The former owner of a peanut company was sentenced to 28 years in prison on Monday for faking lab results to show salmonella-tainted peanut products were safe and then shipping the products to customers. Stewart Parnell of the now-defunct Peanut Corporation of America faced 803 years in prison after he was convicted of 70 felony charges last year. A salmonella outbreak in 2008-2009 was linked to the deaths of nine people and hundreds of illnesses, triggering one of the largest food recalls in U.S. history.
From the Washington Post:
Court documents revealed that Parnell approved shipments despite containers that were partially “covered in dust and rat crap.” In one e-mail, after being informed that a customer’s shipment might be delayed because the results of a salmonella test were not yet available, Parnell wrote, ‘S—, just ship it. I can’t afford to loose [sic] another customer.” As the salmonella outbreak spread, inspectors from the Food and Drug Administration descended on the Georgia plant and documented a litany of unsanitary conditions, including mold, roaches, dirty equipment, holes big enough to allow rodents inside and a failure to separate raw and cooked products.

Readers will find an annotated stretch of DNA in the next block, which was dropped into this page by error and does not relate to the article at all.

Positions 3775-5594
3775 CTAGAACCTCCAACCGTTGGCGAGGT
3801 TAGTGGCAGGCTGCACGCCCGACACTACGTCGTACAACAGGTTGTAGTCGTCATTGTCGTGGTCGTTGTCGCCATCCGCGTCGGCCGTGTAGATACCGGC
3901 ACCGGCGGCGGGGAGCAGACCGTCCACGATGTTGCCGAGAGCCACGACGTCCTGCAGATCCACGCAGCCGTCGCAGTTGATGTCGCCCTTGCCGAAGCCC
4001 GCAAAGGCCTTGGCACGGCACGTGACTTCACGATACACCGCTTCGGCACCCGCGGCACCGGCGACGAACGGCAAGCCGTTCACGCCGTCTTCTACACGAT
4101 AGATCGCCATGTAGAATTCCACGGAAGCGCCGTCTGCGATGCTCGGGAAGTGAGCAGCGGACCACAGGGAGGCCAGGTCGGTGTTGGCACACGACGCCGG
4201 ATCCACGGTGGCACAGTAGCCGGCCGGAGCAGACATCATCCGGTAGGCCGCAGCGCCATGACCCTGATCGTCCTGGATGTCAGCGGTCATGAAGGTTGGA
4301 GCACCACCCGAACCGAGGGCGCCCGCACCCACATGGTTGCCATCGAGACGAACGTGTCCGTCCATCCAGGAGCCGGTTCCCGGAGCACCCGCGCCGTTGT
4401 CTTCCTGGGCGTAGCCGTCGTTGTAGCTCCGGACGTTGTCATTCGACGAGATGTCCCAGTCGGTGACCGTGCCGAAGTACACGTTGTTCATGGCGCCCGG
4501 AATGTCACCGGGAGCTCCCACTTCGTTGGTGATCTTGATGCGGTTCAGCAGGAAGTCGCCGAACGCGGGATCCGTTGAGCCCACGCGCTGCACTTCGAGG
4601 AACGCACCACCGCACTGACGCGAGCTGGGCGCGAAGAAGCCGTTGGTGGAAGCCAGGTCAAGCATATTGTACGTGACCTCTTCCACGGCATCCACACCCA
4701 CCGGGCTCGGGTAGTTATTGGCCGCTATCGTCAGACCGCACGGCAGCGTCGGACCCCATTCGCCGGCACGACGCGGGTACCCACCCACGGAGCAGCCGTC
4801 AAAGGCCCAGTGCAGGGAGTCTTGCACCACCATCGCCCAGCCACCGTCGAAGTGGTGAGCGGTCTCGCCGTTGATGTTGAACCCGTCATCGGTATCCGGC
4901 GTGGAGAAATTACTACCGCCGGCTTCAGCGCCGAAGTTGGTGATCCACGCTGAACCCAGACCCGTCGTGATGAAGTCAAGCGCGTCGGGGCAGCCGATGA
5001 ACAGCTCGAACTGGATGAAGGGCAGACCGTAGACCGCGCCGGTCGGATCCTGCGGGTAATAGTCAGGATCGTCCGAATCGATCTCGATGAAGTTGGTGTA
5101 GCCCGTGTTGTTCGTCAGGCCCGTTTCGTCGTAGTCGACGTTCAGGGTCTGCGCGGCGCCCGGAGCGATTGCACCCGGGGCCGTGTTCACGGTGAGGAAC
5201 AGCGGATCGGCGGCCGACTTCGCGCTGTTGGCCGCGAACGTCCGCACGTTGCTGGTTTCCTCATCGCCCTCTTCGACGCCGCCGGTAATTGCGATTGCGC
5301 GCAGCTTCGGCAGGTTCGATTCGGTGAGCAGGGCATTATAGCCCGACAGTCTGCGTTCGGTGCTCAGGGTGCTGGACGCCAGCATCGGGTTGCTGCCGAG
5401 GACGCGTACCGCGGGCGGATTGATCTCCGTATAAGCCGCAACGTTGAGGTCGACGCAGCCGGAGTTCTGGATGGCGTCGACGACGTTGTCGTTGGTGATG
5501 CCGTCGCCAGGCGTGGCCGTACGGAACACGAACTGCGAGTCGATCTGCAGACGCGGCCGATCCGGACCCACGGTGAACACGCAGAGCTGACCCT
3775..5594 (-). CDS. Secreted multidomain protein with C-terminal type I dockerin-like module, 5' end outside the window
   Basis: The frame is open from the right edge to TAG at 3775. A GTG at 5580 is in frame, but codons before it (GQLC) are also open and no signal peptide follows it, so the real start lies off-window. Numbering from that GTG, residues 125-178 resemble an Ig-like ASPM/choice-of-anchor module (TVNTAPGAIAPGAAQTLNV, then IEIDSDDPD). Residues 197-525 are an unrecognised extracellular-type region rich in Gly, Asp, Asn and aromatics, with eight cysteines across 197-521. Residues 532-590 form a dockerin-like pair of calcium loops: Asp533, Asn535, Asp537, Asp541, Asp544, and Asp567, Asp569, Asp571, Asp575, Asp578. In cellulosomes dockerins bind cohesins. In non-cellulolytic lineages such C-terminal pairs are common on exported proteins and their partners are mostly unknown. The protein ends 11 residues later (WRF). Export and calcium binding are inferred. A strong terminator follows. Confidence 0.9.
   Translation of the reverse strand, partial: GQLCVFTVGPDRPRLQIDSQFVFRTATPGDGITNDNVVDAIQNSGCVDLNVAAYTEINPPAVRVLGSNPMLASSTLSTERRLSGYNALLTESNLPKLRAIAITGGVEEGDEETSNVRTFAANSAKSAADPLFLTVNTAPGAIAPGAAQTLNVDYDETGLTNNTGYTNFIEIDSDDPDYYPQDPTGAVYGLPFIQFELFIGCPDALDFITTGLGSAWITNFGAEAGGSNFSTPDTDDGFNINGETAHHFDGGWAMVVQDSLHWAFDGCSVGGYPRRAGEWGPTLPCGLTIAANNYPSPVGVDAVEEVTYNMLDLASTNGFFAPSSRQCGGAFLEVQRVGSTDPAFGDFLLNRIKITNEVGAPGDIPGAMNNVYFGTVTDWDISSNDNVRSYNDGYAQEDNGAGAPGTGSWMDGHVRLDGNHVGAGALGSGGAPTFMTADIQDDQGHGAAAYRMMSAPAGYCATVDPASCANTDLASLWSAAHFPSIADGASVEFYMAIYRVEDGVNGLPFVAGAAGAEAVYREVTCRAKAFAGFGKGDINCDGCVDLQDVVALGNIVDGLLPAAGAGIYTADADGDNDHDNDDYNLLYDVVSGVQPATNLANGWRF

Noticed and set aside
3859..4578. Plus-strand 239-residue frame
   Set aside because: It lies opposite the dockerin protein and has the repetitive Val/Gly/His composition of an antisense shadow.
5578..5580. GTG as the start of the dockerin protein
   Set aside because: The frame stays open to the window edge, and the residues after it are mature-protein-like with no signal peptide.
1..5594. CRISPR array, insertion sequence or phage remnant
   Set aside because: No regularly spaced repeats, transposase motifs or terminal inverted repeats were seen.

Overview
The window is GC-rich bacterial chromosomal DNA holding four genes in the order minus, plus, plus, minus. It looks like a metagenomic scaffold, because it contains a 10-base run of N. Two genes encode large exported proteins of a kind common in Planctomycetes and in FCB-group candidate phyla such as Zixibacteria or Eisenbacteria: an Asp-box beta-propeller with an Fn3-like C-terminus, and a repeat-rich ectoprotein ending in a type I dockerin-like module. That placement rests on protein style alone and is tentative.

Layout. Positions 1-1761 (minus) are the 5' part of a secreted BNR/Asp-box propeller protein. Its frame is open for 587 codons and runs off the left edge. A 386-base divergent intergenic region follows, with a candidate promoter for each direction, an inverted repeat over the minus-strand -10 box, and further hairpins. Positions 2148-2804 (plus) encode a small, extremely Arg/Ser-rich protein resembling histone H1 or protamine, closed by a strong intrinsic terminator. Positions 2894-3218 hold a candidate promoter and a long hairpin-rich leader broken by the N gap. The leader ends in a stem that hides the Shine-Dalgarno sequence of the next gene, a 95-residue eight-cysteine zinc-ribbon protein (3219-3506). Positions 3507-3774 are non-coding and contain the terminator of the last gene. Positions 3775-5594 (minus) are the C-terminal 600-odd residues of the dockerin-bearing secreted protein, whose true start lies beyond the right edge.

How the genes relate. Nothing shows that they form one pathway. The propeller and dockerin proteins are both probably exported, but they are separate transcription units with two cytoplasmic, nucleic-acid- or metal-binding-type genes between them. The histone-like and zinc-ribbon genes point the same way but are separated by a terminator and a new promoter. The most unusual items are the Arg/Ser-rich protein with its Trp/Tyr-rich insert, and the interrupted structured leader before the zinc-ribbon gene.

Parnell’s sentence was the harshest ever handed down for a food safety case, according to the Justice Department. The 61-year-old’s brother, Michael Parnell, who worked as a food broker for the company was sentenced to 20 years, and a manger at the company, Mary Wilkerson, was sentenced to five years in prison. All three are planning to appeal, according to their lawyers.